1. Sarah Palin
Charges: If you want to know why the rest of the world is scared of Americans, consider the fact that after two terms of disastrous rule by a small-minded ignoramus, 46% of us apparently thought the problem was that he wasn’t quite stupid enough. Palin’s unending emissions of baffling, evasive incoherence should have disqualified her for any position that involved a desk, let alone placing her one erratic heartbeat from the presidency. The press strained mightily to feign respect for her, praising a debate performance that involved no debate, calling her a “great speaker” when her only speech was primarily a litany of insults to city-dwellers, echoing bogus sexism charges when a male Palin would have been boiled alive for the Couric interview alone, and lionizing her as she used her baby as a Pro-life stage prop before crowds who cooed when they should have been hurling polonium-tipped javelins. In the end, Palin had the beneficial effect of splitting her party between her admirers and people who can read.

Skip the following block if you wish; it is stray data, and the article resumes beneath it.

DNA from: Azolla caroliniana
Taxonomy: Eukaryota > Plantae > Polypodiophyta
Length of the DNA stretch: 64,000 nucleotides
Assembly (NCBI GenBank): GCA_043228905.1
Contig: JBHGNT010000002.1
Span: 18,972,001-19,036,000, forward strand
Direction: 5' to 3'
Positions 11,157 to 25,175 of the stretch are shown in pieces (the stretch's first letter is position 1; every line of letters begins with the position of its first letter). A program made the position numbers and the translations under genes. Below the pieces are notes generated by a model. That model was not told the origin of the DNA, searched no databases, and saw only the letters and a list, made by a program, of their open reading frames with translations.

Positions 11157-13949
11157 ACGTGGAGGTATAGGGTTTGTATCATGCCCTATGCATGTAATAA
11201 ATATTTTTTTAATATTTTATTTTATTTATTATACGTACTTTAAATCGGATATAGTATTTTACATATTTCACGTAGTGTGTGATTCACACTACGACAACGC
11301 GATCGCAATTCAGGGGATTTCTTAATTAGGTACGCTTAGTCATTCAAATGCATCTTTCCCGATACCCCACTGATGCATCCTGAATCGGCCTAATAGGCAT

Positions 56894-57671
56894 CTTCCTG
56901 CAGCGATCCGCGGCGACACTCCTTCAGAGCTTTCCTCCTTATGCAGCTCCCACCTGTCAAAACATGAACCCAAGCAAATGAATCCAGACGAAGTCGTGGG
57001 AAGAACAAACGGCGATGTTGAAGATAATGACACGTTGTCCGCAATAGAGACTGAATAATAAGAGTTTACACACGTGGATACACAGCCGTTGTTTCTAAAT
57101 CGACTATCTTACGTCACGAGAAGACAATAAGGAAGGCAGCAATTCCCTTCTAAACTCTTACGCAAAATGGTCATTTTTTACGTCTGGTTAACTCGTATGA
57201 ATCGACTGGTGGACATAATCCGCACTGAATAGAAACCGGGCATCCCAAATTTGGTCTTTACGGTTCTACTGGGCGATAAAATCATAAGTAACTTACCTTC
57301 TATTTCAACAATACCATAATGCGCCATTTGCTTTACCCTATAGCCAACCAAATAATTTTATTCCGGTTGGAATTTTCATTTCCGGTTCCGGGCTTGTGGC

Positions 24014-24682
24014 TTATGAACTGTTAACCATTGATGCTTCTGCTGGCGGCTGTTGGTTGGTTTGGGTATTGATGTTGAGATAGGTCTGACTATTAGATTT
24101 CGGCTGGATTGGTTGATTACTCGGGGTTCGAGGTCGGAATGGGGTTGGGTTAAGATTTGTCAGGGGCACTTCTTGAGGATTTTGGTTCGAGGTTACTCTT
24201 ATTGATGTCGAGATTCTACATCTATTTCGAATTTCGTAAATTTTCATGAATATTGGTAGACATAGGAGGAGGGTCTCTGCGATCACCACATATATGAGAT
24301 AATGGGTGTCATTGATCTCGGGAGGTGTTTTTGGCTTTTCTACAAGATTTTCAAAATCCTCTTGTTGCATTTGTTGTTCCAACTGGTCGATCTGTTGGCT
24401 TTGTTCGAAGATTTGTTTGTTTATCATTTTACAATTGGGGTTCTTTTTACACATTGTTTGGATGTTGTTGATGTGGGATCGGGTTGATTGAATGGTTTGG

And here are my gig highlights of 2008:
I happened to be in the Bay Area at the time, and went along, with some friends, to the Tenori-On launch. At the San Francisco one, they had a number of North American artists, the most memorable of whom was I Am Robot And Proud. Formerly one half of Girls Are Short, he now makes ambient electronica under this name, and, given a Tenori-On, integrated it into his performance alongside a piano, to great effect. I still didn't spend US$1200 on a Tenori-On, though.